Eating disorders can affect anyone and symptoms include body dysmorphia, unusual eating behaviors, and serious medical issues. With treatment, complete recovery is possible.
Eating disorders are a serious and sometimes fatal illness that can affect either gender, all ages, all races/ethnicities, and any body weight. It is estimated that approximately 30 million people in the U.S. suffer from an eating disorder. Typical symptoms include preoccupation with food, body weight, and shape, and disturbances in people’s eating behaviors. Some of the most common eating disorders are anorexia nervosa, bulimia nervosa, and binge-eating disorder. Symptoms typically appear during the teen years or early adulthood, although occasionally appearing in childhood or later in life. Rates are higher in women, but men who suffer may also have body dysmorphia, or a distorted sense of body image.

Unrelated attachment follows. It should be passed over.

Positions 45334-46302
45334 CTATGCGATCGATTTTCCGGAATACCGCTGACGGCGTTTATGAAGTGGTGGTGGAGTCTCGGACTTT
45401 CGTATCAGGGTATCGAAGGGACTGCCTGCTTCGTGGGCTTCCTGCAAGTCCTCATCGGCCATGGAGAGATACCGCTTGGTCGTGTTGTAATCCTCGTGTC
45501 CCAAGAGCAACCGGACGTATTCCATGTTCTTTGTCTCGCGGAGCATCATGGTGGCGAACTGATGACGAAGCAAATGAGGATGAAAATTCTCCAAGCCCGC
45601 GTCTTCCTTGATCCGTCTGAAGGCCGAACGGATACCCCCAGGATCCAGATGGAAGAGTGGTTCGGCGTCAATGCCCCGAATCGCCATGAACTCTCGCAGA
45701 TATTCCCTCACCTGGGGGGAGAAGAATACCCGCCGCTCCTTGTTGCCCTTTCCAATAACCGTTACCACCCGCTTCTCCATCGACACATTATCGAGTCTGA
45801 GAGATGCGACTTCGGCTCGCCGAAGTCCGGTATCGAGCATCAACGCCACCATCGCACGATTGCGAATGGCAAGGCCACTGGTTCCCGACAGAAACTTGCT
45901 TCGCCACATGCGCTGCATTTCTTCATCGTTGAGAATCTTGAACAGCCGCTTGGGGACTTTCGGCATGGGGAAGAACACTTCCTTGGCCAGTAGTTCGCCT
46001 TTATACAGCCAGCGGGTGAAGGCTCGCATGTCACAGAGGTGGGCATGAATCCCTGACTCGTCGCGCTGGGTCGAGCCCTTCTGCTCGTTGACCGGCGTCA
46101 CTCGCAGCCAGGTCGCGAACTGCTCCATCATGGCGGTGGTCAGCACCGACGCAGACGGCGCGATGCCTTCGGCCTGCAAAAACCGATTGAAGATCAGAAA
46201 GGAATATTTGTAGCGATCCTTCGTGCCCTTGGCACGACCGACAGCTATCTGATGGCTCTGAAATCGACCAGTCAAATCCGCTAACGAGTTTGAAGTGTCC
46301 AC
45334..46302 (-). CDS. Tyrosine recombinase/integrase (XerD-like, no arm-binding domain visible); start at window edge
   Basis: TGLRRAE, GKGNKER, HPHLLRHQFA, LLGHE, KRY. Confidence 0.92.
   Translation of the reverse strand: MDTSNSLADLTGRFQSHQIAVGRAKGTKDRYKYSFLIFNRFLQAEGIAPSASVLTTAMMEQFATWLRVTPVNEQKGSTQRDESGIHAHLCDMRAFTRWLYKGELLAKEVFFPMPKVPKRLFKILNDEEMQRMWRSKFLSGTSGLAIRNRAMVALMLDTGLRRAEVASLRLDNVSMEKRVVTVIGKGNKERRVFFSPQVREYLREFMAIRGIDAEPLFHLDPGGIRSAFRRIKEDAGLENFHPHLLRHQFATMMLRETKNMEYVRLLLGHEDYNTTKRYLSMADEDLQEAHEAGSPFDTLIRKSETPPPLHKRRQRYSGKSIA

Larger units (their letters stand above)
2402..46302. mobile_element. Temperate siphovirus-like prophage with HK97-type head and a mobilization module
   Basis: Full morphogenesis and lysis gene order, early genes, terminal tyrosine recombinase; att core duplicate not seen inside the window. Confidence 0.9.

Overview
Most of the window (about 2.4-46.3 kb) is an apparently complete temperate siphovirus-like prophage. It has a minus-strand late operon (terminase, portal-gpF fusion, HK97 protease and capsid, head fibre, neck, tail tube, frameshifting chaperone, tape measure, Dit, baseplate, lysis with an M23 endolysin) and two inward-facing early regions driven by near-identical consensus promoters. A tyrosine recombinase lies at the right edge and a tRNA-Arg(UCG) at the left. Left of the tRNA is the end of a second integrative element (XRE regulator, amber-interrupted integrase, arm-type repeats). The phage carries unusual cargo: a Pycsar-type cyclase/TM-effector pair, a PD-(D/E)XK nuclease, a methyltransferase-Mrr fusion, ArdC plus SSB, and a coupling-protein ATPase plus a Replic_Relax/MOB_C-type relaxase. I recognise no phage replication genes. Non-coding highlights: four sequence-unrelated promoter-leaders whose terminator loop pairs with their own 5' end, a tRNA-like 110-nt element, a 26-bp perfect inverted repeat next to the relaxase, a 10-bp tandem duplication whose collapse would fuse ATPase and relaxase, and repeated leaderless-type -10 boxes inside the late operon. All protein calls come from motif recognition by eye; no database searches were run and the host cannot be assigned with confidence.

Because suicidal thoughts and medical complications can occur in people with eating disorders, it is recommended that treatment is sought early. Accompanying mental disorders can appear as well, including depression and anxiety, and early treatment is beneficial. Under medical supervision, complete recovery is possible. Effective treatments may include psychotherapy (individual, group, or family), nutrition counseling, medical care (hospitalization when severe), and medication.